Friday, June 15, 2012

Nothing Is As Good As It Seems?

What makes a good thing good?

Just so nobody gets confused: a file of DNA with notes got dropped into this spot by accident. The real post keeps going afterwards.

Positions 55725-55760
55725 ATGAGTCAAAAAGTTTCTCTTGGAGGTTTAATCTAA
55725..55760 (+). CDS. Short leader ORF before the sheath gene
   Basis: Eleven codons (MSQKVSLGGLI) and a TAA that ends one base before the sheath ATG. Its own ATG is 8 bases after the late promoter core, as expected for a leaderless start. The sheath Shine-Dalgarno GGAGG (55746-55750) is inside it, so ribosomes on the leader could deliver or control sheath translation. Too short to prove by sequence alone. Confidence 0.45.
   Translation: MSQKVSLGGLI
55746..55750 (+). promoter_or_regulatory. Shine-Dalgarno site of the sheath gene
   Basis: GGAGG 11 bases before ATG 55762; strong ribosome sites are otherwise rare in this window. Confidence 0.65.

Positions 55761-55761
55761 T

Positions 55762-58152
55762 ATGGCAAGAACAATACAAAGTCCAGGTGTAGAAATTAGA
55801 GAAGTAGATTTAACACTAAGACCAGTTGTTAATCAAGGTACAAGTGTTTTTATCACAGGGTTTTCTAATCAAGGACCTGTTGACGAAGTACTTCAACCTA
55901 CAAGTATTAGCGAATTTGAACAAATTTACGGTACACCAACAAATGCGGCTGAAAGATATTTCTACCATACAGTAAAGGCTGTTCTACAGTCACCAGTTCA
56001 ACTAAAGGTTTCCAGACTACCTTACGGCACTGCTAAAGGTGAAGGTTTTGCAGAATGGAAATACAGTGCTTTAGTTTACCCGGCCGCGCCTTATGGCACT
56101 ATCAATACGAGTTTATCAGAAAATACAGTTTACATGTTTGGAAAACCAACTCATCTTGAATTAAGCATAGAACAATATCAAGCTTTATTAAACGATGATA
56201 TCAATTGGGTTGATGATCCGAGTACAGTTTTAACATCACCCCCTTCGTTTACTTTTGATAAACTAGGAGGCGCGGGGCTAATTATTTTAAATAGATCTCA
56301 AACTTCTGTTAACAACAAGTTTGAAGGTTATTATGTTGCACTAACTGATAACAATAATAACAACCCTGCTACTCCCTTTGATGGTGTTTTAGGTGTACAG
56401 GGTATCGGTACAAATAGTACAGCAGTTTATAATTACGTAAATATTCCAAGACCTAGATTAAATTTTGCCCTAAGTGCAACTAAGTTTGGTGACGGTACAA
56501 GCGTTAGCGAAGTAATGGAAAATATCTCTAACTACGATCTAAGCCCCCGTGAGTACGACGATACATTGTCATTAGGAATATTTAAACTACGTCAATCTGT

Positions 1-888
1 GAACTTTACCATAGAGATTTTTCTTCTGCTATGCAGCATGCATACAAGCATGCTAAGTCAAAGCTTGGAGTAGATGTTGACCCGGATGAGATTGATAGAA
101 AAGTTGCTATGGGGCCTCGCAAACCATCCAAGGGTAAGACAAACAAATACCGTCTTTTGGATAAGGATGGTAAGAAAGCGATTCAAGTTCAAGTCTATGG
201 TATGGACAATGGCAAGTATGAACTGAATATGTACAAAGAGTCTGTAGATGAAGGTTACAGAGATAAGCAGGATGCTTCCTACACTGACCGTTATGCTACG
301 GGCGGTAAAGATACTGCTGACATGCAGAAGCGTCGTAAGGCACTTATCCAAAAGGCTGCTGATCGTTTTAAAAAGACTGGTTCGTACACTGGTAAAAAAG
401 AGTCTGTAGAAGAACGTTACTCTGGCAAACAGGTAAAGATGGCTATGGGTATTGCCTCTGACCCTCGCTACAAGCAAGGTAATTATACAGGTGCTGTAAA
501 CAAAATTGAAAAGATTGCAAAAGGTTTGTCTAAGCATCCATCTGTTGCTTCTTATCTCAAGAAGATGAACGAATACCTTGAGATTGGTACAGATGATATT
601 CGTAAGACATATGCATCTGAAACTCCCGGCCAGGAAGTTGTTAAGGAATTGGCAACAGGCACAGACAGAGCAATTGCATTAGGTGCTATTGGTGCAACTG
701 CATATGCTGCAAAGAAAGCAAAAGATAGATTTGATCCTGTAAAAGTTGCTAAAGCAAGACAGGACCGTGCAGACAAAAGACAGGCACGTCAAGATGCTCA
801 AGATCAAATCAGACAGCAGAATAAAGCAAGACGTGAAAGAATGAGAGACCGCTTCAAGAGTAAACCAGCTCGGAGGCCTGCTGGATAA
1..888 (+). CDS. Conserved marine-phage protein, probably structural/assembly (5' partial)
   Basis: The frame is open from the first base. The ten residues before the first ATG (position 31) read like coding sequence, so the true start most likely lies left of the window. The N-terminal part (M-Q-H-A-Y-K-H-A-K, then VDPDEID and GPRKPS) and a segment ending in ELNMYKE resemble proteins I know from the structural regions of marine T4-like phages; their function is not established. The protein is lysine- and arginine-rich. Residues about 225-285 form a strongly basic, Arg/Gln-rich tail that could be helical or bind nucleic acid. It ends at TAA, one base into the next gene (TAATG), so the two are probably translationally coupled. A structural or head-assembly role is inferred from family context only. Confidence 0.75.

If I love my wife and kids, is this love simply due to chemicals in my brain? If I show compassion to someone in need, is this kindness merely the chance result of an evolutionary trait which helped our species to survive? If we answer the questions affirmatively, we must be prepared to say that there is nothing inherently good about loving our families and showing compassion to those in need. It's not that scientific explanations are necessarily wrong; it's that they are in themselves insufficient to account for goodness. At best then, all acts of love and compassion are neutral, being simply cause and effect, actions no different than a soda fizzing over when shaken. At worst, phenomena such as love and compassion are "good" if they help us personally and "bad" if they don't, a definition which prompts the question of whether we're even still talking about true love and true compassion. If you react against this kind of utilitarian use of "love" and "compassion" for one's own personal ends, perhaps it would be helpful to consider what your negative feelings are based upon.